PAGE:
Toxic caterpillars with fine hairs that can cause severe irritation to people and animals have been spotted in Bracknell.
The Oak Processionary Moth (OPM) caterpillars have been found on an oak tree near Clintons Hill in Bracknell, Berkshire.
The caterpillars contain tiny hairs that can cause eye and skin irritation, breathing difficulties and sore throats in those who come into contact with them.
They can also affect the health of oak trees, stripping trees bare, leaving them weakened and vulnerable to other threats.
The first recorded outbreak of the moth was found in West London in 2006 and since then it has steadily spread to nearby boroughs.
Bracknell Forest Council has cordoned off the area where the nest has been spotted and has put up posters advising people to not approach the site.
The Forestry Commission has advised the public to protect themselves by knowing how to recognise the OPM caterpillars and keeping pets and children away from them.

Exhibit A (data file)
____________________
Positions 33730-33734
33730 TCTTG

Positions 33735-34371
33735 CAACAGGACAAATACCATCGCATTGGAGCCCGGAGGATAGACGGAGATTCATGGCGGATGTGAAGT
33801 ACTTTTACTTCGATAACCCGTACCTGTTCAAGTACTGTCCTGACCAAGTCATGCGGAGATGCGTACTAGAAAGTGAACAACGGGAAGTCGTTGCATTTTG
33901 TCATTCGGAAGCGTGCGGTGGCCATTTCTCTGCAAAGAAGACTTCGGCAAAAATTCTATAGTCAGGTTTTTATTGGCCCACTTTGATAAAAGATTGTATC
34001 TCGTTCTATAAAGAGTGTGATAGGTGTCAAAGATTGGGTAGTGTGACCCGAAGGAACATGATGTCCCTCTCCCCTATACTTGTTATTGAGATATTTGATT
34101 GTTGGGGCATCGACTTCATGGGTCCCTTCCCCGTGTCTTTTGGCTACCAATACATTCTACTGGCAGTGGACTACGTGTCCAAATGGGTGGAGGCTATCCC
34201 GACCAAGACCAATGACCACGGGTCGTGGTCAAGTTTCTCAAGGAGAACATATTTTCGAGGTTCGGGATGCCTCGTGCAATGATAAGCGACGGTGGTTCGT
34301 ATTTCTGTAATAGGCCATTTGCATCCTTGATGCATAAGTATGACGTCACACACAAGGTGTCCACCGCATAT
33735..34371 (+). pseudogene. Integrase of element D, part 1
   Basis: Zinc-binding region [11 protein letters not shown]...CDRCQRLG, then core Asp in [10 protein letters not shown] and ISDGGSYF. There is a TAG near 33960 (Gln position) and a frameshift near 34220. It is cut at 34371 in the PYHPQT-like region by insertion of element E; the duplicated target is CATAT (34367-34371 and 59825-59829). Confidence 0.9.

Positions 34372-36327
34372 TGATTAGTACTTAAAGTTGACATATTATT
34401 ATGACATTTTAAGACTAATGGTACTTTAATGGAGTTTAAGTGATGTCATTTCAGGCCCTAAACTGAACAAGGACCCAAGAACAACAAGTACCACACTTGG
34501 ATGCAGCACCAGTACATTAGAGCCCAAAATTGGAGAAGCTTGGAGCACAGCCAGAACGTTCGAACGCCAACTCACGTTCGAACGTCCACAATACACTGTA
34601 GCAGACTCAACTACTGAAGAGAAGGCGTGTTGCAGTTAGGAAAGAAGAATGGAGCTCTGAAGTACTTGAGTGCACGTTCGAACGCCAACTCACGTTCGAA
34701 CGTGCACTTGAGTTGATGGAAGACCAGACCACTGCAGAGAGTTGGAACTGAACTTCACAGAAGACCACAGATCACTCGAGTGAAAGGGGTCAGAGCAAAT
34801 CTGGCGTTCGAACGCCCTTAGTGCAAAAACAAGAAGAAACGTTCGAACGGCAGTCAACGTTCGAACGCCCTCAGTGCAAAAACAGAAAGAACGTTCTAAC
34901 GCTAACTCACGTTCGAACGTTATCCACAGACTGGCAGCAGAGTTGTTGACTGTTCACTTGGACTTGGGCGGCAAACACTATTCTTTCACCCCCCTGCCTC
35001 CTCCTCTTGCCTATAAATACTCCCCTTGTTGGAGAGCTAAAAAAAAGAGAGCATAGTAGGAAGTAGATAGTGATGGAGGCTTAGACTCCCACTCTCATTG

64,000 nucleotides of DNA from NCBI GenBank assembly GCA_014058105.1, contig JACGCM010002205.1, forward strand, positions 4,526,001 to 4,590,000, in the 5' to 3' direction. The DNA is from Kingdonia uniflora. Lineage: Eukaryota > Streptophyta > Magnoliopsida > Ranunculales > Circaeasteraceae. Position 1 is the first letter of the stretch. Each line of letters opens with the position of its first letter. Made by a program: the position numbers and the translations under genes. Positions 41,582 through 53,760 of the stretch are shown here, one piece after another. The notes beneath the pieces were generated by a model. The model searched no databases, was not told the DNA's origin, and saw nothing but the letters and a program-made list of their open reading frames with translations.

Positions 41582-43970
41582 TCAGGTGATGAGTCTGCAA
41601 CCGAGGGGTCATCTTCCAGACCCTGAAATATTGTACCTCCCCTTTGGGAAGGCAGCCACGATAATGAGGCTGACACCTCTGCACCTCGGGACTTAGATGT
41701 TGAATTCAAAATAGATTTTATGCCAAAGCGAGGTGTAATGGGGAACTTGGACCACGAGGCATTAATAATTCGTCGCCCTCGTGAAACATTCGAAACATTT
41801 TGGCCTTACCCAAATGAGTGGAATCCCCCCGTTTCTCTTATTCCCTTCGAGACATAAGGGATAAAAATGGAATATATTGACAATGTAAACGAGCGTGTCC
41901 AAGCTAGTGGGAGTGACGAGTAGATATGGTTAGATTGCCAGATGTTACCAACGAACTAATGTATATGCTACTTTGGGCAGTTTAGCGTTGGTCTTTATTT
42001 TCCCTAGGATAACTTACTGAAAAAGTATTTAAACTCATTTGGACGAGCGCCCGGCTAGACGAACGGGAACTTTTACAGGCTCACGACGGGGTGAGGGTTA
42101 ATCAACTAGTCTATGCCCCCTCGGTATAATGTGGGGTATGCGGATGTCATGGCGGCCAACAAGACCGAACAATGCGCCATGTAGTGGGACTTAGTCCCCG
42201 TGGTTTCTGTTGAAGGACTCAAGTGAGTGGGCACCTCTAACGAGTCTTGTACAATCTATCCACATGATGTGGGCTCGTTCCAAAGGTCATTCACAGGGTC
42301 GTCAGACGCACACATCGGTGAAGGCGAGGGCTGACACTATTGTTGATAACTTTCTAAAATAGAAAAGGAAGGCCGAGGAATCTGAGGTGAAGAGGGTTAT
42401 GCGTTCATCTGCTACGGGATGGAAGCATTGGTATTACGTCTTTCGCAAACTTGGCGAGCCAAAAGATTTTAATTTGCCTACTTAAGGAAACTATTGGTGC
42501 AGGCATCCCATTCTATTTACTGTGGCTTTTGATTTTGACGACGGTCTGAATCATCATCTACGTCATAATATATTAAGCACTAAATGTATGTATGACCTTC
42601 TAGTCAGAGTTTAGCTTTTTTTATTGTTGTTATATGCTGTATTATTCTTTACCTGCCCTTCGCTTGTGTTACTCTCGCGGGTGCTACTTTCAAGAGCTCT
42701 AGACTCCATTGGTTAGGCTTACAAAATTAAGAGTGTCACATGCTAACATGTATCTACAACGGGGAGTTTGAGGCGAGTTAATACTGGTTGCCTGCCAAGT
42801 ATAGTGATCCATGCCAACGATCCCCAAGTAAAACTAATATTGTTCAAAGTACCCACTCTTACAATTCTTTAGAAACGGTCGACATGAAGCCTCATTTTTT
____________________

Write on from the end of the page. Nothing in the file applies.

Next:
Andrew Hunter, the council’s chief officer for planning transport and countryside, said “We take the safety of our residents very seriously and would advise people not to disturb or handle the nests or moths as they can cause severe irritation to the skin.
“We are now collaborating with the Forestry Commission in order to support their long standing work to control the spread of this moth and minimise the risk to the public as they continue to enjoy our parks, gardens and woodland.”
The public is asked not to attempt to remove the caterpillars and their nests, and instead report sightings to The Forestry Commission.
You can do that using The Forestry Commission’s Tree Alert reporting form at forestry.gov.uk/opm; e-mail it to email@example.com; or call 0300 067 4442.